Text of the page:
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Vulnerabilities - Fresh water ecosystems

With the predicted changes, due to increased evaporation, the surface area of several smaller lakes will significantly decrease. Several of the lakes in the Great Hungarian Plain can dry up which will decrease the extent of wetland habitats and the loss of natural values of the country. Along with the decrease of the water circulation their saline content and the risk of eutrophication are increasing. These impacts will have a negative influence on biodiversity and economy (1).

One of the most climate sensitive region in the Carpathian Basin, besides Lake Balaton, is the Great Hungarian Plain, especially where small and shallow oxbows are endangered along the river Tisza. Extreme drought events may sometimes result in temporary drying-up of the oxbows (1).

Vulnerabilities - Plant species

Several plant species in Hungary showed significant advancement in flowering onset during the studied period 1952–2000 with an average rate of 1.9 - 4.4 days per decade (3). 

Vulnerabilities - Game

The game stock is unfavourably affected by the changes of the climate. The process of drying might decrease the quality and number of offspring and thus both the small and big game population will suffer from the changes. The habitat of waterfowls is shrinking and the nesting places are especially endangered. Uncertainties stemming from this situation might induces the changes of the behaviour of bird species causing the shifting of migration routes and overwintering places from Pannonia (the Carpathian Basin) to elsewhere. Warming up of shallow waters might cause mass botulism and avian botulism. Field games will tend to leave the extremely dry areas (30).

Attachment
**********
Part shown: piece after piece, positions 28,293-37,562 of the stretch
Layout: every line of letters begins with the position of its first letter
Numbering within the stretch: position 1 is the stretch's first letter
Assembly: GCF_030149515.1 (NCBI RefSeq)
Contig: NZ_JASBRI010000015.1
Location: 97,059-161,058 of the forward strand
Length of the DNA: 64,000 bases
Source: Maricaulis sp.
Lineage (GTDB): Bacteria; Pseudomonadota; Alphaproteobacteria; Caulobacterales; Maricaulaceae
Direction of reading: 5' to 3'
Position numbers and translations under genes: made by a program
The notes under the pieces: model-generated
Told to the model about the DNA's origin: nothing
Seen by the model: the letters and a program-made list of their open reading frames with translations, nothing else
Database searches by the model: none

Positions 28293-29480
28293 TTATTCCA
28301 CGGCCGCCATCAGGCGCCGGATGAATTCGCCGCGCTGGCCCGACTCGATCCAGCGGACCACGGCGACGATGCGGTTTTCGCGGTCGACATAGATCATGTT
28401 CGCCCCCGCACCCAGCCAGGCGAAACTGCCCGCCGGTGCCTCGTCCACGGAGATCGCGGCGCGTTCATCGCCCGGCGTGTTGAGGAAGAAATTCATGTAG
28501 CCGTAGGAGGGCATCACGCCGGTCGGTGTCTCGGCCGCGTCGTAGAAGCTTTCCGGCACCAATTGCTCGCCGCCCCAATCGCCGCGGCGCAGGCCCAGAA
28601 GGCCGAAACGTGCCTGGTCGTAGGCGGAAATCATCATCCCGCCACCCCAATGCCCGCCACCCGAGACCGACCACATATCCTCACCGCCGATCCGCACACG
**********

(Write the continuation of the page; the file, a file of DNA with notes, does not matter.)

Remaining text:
Adaptation strategies in Hungary

Adaptation strategies for the preservation and enrichment of biodiversity not only refer the conservation of natural conditions, but to water management, forestry, agriculture and traffic as well (2):

Nature conservation

  • Establishment of the priority list of habitats and species that are sensitive to climate changes;
  • Protection of biological diversity at all levels (landscape, species, gene, etc.) and the regeneration of the natural diversity of the sites;
  • Restoration of the water storage capabilities of wetland habitats and the planning of potential water supplementation means for these wetlands;
  • Implementation of the reconstruction of the needed habitats and the continuation of these efforts; Maintenance of the heterogeneity and mosaic character of the habitats along with the maintenance of the various stages of succession;
  • Introduction of management methods that will decrease the expectable danger of the invasive species, aiming at management means that enhance the acceptable (least worse) colonisation processes;
  • Supporting the monitoring of the processes that cause the impacts;
  • Securing options for the migration of species between sites of natural fauna and flora;
  • Evaluation of areas of various level of protection, and of the National Ecological Network, from the point of view of the changing climate and for identifying points of conflicts;
  • Development of nature conservation sites and the sites of Natura 2000 aimed at the migration of species and their communities.

Water management

  • Termination of the enforcement of drainage;
  • Operation of reservoirs in such a way as to consider ecological aspects;
  • Review of the legal procedure of issuing water consents (e.g. permits to use shallow and deep groundwater).